This statement absolutely resonates with me when I think about how and what I learn as part of this course. I sit at my desk at home or on the train on my daily commute or at the dining table with my iPad or even at the gym with my phone and I am connected to a network of learners. It’s exciting, it’s invigorating, it’s challenging, it’s fun. So why aren’t all educators connecting and learning in this way?
Digital Citizenship in Schools covered much expected ground but it also forced me to think about my digital learning environment (DLE), my school’s digital learning environment, information leadership, teacherpreneurship, and the globalisation of learning. I still find myself an outlier amongst my work colleagues. Although I have connected with three fellow staff members on Twitter their posts are so infrequent it seems they do not value this form of connecting (of course they could be gaining much from lurking, but not as much as they could be through active involvement. Their loss). That said, this post is about me critically reflecting on the experience of ETL523 over the past three months. Here goes.
I’m writing this using Workflowy, an outlining tool, as I find it a useful way to work through disparate thoughts and be able to jump from one idea to another. Eventually I will export this and paste it into a Google doc for refinement into a whole, cohesive post before moving to Thinkspace for hyperlinking and final tweaks.
I often start in Evernote and then move to Google docs as above. For forum posts I usually go direct from Evernote.
I’m using a desktop computer but I have my iPad in front of me as well so I can refer to other texts on one screen while writing on the other. As I write I periodically hop over to Tweetdeck to see if anything interesting has popped up, check the ETL523 discussion forums for any new information or questions, and jump in and out of Evernote where I have notes and resources stored.
While my blog posting has been a bit patchy, I have made a concerted effort to participate fully in the subject forums. It is surprising to note that for most topics fewer than half the class members participated. I wonder why people don’t. I do get that it can be scary putting yourself out there but I have to say that, in my experience in this closed environment, comments from peers are nothing but supportive. Am I being harsh in asking: if you won’t even give connecting online a go in a supportive environment, exactly what are you doing in a subject like this?
Assignment 1 for me was a great example of what online learning and collaboration is all about – I’ve already written a reflection but having recently read Doug Belshaw’s The essential elements of digital literacies (2014) I couldn’t resist the temptation to frame another reflection with his eight elements. Read it here. (I highly recommend reading his book too, it is available here).
In my first blog post for this subject I wrote about recent developments at my school with the introduction of a BYOD program and new building with improved technological access and tools. I wrote: “It will be interesting to see if our teachers are ready to allow the available technology to transform their pedagogy. Will our students be given the right scaffolding to develop into good digital citizens?” (Bailie, 2016). Assignment 2 allowed me to explore those thoughts in depth and I found that the teaching of digital citizenship was ad hoc at best with patchy understanding of the complexity of the area and no clarity around who is responsible. Although a little nervous about seeming critical I will pass the report onto leadership and I’m reasonably confident it will be well-received. I hope shortly to find myself immersed in enacting some of my recommendations – establishing a shared understanding of what digital citizenship is; developing a digital citizenship policy that privileges student learning over behaviour consequences; examining the curriculum for opportunities to embed digital citizenship learning, and supporting professional learning for teachers.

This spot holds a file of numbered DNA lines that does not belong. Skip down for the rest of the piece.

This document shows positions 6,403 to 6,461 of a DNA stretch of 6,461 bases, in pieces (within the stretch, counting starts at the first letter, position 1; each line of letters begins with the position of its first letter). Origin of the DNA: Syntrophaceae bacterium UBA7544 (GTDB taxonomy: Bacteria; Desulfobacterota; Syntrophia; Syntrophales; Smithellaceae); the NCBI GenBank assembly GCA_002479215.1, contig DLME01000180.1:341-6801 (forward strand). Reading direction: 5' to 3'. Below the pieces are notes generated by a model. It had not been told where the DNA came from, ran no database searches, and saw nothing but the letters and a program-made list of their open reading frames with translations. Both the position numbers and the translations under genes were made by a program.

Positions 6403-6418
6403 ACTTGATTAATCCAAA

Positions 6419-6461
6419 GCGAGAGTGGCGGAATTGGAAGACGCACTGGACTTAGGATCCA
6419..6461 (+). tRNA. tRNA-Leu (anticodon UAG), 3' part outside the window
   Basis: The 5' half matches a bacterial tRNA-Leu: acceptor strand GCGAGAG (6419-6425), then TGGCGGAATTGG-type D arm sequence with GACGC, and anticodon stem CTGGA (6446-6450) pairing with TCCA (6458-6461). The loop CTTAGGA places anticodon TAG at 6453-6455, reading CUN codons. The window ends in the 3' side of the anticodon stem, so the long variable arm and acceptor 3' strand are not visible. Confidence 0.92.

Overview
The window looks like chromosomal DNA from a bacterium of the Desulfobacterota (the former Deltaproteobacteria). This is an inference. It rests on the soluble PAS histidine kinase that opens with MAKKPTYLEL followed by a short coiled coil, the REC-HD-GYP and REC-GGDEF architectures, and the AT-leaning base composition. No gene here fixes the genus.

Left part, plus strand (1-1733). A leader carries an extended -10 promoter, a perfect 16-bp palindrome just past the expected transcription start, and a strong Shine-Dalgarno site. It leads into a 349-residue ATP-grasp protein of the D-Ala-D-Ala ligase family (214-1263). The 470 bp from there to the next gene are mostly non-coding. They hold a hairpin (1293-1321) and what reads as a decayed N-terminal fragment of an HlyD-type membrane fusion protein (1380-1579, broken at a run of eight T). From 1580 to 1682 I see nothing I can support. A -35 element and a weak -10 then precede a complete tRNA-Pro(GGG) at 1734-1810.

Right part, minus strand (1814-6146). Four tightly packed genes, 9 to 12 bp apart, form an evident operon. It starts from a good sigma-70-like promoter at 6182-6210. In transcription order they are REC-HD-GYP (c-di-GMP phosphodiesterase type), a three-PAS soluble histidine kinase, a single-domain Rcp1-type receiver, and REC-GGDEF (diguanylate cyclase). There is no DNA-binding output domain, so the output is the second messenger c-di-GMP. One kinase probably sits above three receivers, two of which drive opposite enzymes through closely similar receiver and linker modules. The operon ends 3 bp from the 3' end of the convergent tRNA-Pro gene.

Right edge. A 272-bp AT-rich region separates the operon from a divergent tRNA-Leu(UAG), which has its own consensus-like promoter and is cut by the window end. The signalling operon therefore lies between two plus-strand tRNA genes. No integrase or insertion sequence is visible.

Another opportunity that has emerged recently is a proposal for a special year 7 project for the final weeks of the school year. The plan is for a selected group of teachers to work with the entire cohort, off-timetable, in inquiry/project based learning activities. I’m excited to be involved (flattered to be told that, had I not put my hand up, I was going to get a tap on the shoulder) and looking forward to the opportunity to foster cultural awareness and potentially engage students in global collaborative activities. At the very least I hope to be able to influence information habits and in particular promote ethical participation – explicitly modelling and sharing the use of creative commons licences, referencing and attribution, and paying heed to copyright.
Overall, this session has been fun. Thanks Julie for another terrific learning experience. For those of you still deciding what to do next session, I highly recommend INF532 Knowledge Networking for Educators, also facilitated by the fabulous Julie Lindsay. My experience from last year greatly enhanced my efforts in creating a digital artefact, and understanding instructional design for assignment one. I’m confident reversing the experiences would be just as valuable.
Bailie, H. (2016, March 3) Digital Citizenship. #ETL523 starts here. Retrieved from http://thinkspace.csu.edu.au/hbailie/2016/03/03/digital-citizenship-etl523-starts-here/
Belshaw, D. (2014) The Essential Elements of Digital Literacies. Retrieved from http://digitalliteraci.es
Richardson, W. (2016, May 14). 16 Modern Realities Schools (and Parents) Need to Accept. Now. Retrieved from https://medium.com/modern-learning/16-modern-realities-schools-and-parents-need-to-accept-now-64b98710e4e9#.bw6k10nv